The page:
Big Ten: Kevin Leach

Posted by ESPN.com's Adam Rittenberg

Michigan fans had a good reason to be optimistic entering the season despite the team's 3-9 disaster in 2008.

 
 AP Photo/Tony Ding
 Michigan hasn't made the leap many were expecting in coach Rich Rodriguez's second year.
Rich Rodriguez's track record as a head coach usually featured first-year struggles followed by second-year rebounds. He went 3-8 in his first year at West Virginia but improved to 9-4 in Year 2. Clemson went from 6-6 in Rodriguez's first year as offensive coordinator to 9-3 in his second go-round. Tulane went from 7-4 to 12-0 with Rodriguez calling the plays in Year 2.

In a sense, the pattern has continued, as Michigan already owns two more victories (5) than it did all of last season. But the jump many expected the program to take isn't happening. The Wolverines are in danger of finishing with a worse Big Ten record than they did a year ago (1-7 vs. 2-6), and the defense is performing just as poorly as last year, if not worse.

Did Michigan present greater challenges in Year 2 than Rodriguez's other coaching stops?

"I think every situation is a little different," Rodriguez said. "There's always a lot of factors that go into each season, whether it's the second season, the first, the fourth or what have you. We've certainly have had some different challenges this season from the beginning of August camp all the way until now, but as a coach and as players, you expect you're going to face adversity."

Rodriguez acknowledged that youth remains a problem for the Wolverines, particularly at key positions. Everyone knows about freshmen quarterbacks Tate Forcier and Denard Robinson, but Michigan could start six freshmen or sophomores on defense against No. 20 Wisconsin if sophomore Kevin Leach once again gets the nod over senior Obi Ezeh at middle linebacker.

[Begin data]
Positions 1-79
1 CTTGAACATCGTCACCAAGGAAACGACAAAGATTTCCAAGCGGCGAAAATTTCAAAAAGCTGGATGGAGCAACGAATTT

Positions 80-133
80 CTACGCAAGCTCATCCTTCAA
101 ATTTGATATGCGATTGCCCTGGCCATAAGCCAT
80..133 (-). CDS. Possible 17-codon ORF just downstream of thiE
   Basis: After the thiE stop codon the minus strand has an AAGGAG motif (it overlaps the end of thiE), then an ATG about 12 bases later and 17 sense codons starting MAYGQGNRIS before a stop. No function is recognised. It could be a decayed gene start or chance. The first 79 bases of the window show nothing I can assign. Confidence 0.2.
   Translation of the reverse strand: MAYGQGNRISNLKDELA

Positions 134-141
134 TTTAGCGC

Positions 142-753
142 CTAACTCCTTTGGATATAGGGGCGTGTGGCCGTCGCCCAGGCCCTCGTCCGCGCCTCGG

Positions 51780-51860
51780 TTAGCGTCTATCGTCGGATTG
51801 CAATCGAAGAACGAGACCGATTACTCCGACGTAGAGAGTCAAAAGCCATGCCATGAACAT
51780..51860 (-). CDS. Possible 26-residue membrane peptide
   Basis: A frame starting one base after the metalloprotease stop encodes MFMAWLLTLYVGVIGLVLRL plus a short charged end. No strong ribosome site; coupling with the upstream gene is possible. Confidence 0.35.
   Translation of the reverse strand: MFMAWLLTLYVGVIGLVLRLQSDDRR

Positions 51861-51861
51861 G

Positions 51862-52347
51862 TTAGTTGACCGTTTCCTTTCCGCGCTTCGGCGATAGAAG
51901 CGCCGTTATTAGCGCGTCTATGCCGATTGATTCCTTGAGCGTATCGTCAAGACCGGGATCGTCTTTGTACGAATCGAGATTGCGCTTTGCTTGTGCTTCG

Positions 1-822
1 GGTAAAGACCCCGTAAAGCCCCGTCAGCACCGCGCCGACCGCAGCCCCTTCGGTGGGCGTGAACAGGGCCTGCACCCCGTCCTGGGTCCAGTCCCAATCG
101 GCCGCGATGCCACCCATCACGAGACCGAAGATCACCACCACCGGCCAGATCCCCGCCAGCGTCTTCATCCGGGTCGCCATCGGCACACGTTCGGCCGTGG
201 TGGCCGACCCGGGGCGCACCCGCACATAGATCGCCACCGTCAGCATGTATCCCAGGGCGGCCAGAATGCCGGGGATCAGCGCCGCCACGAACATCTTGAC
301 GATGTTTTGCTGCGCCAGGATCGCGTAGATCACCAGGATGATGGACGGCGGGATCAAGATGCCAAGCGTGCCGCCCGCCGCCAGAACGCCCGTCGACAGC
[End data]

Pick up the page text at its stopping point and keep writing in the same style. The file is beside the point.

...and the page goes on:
Several veterans haven't progressed this fall, but there weren't that many in the mix for serious playing time to begin with.

"We have to make sure we know what our problems are and we try to fix them as quickly as we can but not sacrifice anything for the future," Rodriguez said. "We've got to make sure we're building the program the right way, so when we get it right, it stays right."

Big Ten suspends Michigan's Mouton

September, 18, 2009
9/18/09
5:19
PM ET
Posted by ESPN.com's Adam Rittenberg

The game officials didn't blow the whistle on Jonas Mouton. Neither did Michigan head coach Rich Rodriguez.

But after further review, the Big Ten decided to suspend Mouton for one game for punching Notre Dame center Eric Olsen during Michigan's victory last week in Ann Arbor. Mouton will sit out Saturday's game against Eastern Michigan for striking Olsen following a run play with 8:42 left in the second quarter.

No penalty was called, and when asked about it Wednesday, Rodriguez said he saw no reason to discipline Mouton.

"What are you talking about?" Rodriguez told local reporters on Wednesday. "I know they were talking about one incident on film, and I didn't see anybody throw a punch or anything like that. The little bit I saw on the clip, I saw guys got tangled up together, and Jonas tried to free himself. There's a whole lot of officials out there, and I'm sure if there was an infraction, then they'd call it."



Big Ten commissioner Jim Delany saw things differently and determined Mouton, a starting outside linebacker, struck Olsen and violated the league's sportslike conduct agreement. The video evidence substantiates the league's decision.

The Big Ten issued a public reprimand to Mouton, and Michigan accepted the suspension.

A Michigan spokesman told me the team had no comment on Mouton's suspension, though Rodriguez will address the issue following the Eastern Michigan game.

"The actions of Jonas Mouton during the Notre Dame game are unacceptable," Delany said in a statement. “Mouton’s behavior has no place in the sport of football or the Big Ten Conference."



The suspension isn't a huge deal, but Rodriguez's decision not to take action casts a negative light on Michigan. Notre Dame head coach Charlie Weis alluded to the incident last Sunday, and Michigan reviewed the same tape as the Big Ten.

This is the first time in recent memory that the Big Ten has suspended a football player without the team doing so first. The league issues public reprimands all the time, but almost always after discipline has been handed down by the school.

Sophomores Brandon Herron and Kevin Leach likely will fill in for Mouton against Eastern Michigan.

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